Planned aid convoy to Syria's Ghouta postponed, says Red Cross

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It marks the second time this week that desperately needed aid to Eastern Ghouta has been disrupted by military developments

A wounded Syrian girl receives treatment for injuries from reported government air strikes on Hamouria, Saqba and Kafr Batna on 7 March (AFP)
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Friday 9 March 2018 4:29 UTC
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An aid convoy planned for Thursday to bring assistance to besieged civilians in Syria's rebel enclave of Eastern Ghouta will not go through, the International Committee of the Red Cross said. 

"The convoy for today is postponed, as the situation is evolving on the ground, which doesn't allow us to carry out the operation in such conditions," ICRC spokeswoman Ingy Sedky told AFP.

The joint convoy between the ICRC, United Nations, and Syrian Arab Red Crescent was expected to deliver aid to Eastern Ghouta's main town of Douma on Thursday.

The head of the United Nations children's agency UNICEF said on Thursday the besieged Syrian enclave of eastern Ghouta had become a "hell on earth" for children and aid was urgently needed.

"We need in the humanitarian community a chance to deliver assistance. Convoys need to come in with food and supplies, and the last convoy was only half unloaded," said Henrietta Fore.

"5.8 million Syrians are on the move, whether externally or internally ... and half of this is children, so children are affected most," Fore added.

A reporter contributing to AFP saw the trucks on Thursday parked on the edges of Eastern Ghouta, at the government-controlled Wafideen checkpoint.

It marks the second time this week that desperately needed aid operations to Eastern Ghouta have been disrupted by military developments.

On Monday, 46 trucks of assistance entered the area in the first aid provision since a new offensive against the enclave began on 18 February - but they had to cut their deliveries short and leave due to heavy bombardment.

Nearly half of the food aid could not be delivered while the UN said Syrian authorities removed some medical and health supplies from the trucks.

Eastern Ghouta has been besieged since 2013, making food, medicine, and other daily goods exceedingly difficult to access. 

Aid deliveries into the area require permissions from all warring sides.

The latest assault on Eastern Ghouta began with an intense bombing campaign on 18 February, followed by a ground offensive.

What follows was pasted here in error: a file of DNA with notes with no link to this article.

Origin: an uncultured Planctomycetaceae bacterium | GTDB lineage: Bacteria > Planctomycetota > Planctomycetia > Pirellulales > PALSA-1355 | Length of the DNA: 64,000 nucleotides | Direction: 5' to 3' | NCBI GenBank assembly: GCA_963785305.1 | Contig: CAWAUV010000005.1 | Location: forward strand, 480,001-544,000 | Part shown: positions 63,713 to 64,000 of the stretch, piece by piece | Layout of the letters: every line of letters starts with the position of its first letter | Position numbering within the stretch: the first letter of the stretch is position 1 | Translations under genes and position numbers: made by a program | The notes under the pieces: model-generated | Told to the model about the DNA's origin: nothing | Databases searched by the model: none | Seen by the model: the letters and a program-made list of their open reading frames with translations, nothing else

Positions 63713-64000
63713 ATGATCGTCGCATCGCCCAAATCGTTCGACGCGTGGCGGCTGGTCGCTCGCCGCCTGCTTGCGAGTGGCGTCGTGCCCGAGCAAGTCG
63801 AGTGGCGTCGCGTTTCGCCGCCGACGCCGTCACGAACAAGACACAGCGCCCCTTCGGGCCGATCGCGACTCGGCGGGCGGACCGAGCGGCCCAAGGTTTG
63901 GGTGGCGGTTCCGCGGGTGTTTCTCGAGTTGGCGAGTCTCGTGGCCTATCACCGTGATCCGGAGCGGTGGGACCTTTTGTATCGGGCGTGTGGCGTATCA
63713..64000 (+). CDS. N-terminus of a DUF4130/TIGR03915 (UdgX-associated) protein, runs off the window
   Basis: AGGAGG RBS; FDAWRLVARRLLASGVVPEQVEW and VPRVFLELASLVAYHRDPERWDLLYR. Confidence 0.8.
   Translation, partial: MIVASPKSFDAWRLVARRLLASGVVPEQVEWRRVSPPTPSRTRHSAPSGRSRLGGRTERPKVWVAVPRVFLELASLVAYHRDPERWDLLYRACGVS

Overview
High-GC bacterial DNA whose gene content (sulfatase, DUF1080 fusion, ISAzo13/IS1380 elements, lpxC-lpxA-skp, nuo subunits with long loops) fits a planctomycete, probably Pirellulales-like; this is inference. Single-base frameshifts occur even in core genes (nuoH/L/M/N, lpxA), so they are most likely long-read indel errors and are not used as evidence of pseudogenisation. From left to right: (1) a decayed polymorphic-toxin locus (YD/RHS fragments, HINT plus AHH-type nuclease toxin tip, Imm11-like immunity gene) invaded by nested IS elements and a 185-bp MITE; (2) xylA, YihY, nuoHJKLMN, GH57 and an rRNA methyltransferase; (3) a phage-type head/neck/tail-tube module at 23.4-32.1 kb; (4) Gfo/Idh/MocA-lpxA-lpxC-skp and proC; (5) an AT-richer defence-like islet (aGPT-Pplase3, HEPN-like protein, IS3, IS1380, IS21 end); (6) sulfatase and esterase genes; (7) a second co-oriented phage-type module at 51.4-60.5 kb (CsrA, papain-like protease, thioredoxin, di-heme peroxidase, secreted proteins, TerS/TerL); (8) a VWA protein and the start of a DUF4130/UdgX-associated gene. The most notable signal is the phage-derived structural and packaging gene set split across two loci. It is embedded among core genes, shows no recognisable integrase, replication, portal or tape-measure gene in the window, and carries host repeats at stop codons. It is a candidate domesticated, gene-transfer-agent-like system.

Government forces have since captured more than half of the rebel-held parts of the area and killed more than 890 civilians, according to the Syrian Observatory for Human Rights.

The toll includes at least 87 people killed on Wednesday.

Breathing difficulties 

On Wednesday, dozens of people were treated for breathing difficulties after air strikes slammed into Syria's Eastern Ghouta, a monitor said, with medics reporting symptoms consistent with a toxic attack.

The Britain-based observatory said at least 60 people in the besieged rebel enclave were left struggling to breathe after air strikes and barrel bombs hit the towns of Saqba and Hammuriyeh.

Doctors at one medical facility in Eastern Ghouta said they treated at least 29 patients with signs of exposure to chlorine, according to the Syrian American Medical Society (SAMS).

SAMS is a medical charity that supports hospitals in Eastern Ghouta and other rebel-controlled zones in Syria.

It did not report any deaths but said it was likely that more victims were being treated at other clinics.

"Due to chlorine attack in #EastGhouta, patients are struggling with symptoms such as severe dyspnea, sweating, congestion of mucus membranes, severe runny nose, wheezing & conjunctival erythema," SAMS wrote on social media late Wednesday.

"The emotional trauma from these attacks can not be measured." 

Dyspnea is shortness of breath. Conjunctival erythema is redness of the eye caused by dilation of the blood vessels.

Eastern Ghouta is facing a blistering offensive by Russian-backed government forces and allied militiamen, who are seeking to clear out rebels from the capital's outskirts.

Government forces have been repeatedly accused of using chlorine on Eastern Ghouta in recent weeks, which both the government and its ally Russia have staunchly denied.

United Nations investigators say government forces used chlorine as a weapon at least three times between 2014 and 2015, as well as sarin gas in 2016. 

Air strikes continued to hit the remaining rebel-controlled parts of Ghouta on Thursday.